This week, I attended the final session of an early childhood curriculum class that I have been taking all semester, and although I am extremely grateful to have my Monday nights back, I must admit that I was a little sad to see it end. It’s tough to say good-bye to people you have gotten to know over a period of months, and even more difficult to give up the enjoyment that comes with sitting with a group of like-minded individuals and talking about what you love. In my case, it’s education, and I can’t tell you how great it feels to share ideas and think about how I can move my own practice forward. I have been a total school-nerd for most of my life, and can’t really think of a time when I wasn’t taking a class, or signing up for a seminar, or registering for a workshop. Even when I didn’t know what I wanted to be when I grew up, I knew I wanted to be a lifelong learner.
Although – full disclosure – it wasn’t always that way for me. As a young child, I attended preschool three mornings per week. Surrounded by other children, playing with blocks and happily eating Saltines for snack, I was totally cool. Even in Kindergarten, where the stakes were raised ever-so-slightly, I held it together. Then, on my first day of first grade, something in me snapped, and I stopped liking school. And by that I mean I completely lost my marbles. I cried every day. I withdrew socially. I wallowed in misery to the point where I couldn’t get anything else done. Love school? For those first few weeks, I couldn’t even tolerate school. Of course, it wasn’t that way forever. Through the efforts of an extremely patient teacher, and some gentle prodding by my mom, I was not only able to survive, but also thrive, and I became a young girl who loved to learn.
And really, don’t we want the same for our children? Whether we are parents, or teachers, or both, we want to raise children who are curious, persistent, and enthusiastic when it comes to learning. We want to walk into classrooms and see kids who are abuzz with interest, kids who don’t give up when a problem is difficult, kids who truly love to learn new skills and information. But how can we do this? How can we grow a community of lifelong learners?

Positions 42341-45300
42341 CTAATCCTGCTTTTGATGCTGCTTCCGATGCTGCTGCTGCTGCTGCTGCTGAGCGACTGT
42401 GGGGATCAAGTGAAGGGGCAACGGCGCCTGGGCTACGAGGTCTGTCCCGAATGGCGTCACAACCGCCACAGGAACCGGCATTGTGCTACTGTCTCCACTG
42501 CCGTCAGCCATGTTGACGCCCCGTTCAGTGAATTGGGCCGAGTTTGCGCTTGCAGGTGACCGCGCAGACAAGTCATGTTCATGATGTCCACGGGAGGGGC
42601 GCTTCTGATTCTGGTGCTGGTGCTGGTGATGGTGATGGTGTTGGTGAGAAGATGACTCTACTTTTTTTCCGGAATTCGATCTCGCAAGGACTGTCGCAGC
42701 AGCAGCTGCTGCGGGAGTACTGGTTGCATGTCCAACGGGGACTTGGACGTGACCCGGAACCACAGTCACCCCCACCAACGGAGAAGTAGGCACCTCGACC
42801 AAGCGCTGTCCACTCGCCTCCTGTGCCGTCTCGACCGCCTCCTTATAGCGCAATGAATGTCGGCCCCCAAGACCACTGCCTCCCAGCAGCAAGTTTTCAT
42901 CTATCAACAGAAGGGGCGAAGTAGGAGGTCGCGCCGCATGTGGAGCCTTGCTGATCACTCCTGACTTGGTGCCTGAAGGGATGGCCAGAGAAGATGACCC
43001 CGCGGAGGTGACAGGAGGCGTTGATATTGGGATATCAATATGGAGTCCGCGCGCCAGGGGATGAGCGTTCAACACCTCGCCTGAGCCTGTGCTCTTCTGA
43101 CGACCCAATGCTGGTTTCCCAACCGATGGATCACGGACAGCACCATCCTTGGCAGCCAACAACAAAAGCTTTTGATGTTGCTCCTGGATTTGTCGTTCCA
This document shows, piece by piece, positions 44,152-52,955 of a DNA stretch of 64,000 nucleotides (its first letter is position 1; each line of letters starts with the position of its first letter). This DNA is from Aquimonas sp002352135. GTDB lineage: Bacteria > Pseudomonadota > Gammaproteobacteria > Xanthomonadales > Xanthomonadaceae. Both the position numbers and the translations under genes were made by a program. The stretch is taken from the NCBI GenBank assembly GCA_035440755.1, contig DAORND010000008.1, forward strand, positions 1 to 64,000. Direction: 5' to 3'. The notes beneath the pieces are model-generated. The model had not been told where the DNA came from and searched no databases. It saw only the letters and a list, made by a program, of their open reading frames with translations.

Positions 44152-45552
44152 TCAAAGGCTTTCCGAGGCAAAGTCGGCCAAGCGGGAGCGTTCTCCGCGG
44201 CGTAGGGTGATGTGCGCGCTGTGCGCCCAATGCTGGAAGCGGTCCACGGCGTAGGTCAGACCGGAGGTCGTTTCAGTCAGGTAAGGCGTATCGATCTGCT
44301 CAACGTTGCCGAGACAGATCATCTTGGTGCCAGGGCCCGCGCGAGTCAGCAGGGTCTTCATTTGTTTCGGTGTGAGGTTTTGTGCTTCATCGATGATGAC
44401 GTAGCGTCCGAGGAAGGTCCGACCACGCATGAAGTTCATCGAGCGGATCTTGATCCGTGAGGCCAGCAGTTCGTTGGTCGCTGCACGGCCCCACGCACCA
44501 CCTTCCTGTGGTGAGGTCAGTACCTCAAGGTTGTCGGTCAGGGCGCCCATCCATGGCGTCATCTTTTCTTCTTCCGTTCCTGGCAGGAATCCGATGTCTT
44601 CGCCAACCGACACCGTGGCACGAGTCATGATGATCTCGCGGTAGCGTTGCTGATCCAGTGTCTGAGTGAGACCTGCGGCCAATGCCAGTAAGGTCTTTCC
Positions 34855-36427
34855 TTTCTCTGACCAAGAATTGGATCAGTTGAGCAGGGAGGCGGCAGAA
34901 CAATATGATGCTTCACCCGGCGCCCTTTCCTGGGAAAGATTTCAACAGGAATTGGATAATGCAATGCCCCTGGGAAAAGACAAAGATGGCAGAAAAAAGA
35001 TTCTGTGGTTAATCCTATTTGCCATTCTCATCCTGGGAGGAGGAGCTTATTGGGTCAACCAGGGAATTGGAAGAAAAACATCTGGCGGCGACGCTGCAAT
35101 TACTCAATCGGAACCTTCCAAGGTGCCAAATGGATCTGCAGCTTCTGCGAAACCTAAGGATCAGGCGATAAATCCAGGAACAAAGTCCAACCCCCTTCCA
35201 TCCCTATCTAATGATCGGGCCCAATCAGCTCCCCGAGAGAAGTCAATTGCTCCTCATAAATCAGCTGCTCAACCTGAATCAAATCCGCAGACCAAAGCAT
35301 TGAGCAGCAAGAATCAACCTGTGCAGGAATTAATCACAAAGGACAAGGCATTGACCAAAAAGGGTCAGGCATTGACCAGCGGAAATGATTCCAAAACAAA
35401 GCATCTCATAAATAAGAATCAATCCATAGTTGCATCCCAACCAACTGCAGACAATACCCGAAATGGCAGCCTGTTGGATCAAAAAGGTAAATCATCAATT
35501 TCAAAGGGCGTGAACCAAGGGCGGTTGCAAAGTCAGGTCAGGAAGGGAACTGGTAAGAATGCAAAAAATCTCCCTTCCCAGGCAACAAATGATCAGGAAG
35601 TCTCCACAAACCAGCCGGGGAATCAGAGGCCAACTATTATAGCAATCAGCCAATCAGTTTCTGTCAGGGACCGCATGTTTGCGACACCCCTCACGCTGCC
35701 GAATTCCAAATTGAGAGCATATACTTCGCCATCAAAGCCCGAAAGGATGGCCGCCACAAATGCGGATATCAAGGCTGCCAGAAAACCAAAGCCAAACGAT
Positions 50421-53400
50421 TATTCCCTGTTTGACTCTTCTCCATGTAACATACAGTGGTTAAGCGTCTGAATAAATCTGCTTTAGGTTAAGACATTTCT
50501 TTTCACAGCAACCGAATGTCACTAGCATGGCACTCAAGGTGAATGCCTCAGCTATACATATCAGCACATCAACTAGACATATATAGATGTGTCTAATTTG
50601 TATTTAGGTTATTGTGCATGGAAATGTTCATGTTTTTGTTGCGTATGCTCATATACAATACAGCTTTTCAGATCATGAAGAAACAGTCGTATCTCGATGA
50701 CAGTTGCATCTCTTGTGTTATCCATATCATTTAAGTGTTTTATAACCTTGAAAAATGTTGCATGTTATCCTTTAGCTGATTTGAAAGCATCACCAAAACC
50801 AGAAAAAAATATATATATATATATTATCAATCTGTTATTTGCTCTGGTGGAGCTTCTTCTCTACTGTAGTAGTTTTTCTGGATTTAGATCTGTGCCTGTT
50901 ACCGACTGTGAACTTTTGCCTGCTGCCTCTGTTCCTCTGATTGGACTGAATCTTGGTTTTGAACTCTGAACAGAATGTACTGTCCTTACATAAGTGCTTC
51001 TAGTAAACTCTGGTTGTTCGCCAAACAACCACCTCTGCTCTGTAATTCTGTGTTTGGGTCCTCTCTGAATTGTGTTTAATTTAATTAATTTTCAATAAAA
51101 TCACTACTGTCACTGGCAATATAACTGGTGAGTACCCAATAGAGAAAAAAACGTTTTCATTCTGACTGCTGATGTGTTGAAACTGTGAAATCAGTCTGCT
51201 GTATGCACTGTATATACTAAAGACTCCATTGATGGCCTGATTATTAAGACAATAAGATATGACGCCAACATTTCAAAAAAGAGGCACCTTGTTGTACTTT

We know that even very young children have an enormous capacity for learning – from the moment they are born, children’s brains are forming new connections and development is moving forward. We can help this along by providing supportive but increasingly complex experiences to challenge them – for an infant, this might mean sitting with her on the floor as she explores a new toy, while for a preschooler, it might mean helping him solve a puzzle. As children encounter novel stimuli, they are working the incorporate the new with what they already know about the world. Anyone who has spent time with young children is aware that they love to ask questions. Encouraging children to answer their own questions – and chiming in with questions of your own – helps them develop problem-solving and critical thinking skills. And, although it can be tempting to perform tricky tasks for children, it is important to resist this impulse when possible – we don’t want children to become overly frustrated, but we want them to try to accomplish new things for themselves. The feeling of pride that comes with doing something for the first time is an amazing payoff! Finally, we can help our children cultivate their unique interests – taking them to the library, museum, or park provides many opportunities to expand upon what they already know, and shows that we are genuinely supportive of their learning. Children learn by watching the adults in their lives – if we think of ourselves as lifelong learners and display that attitude when we are with our children, they will begin to do the same.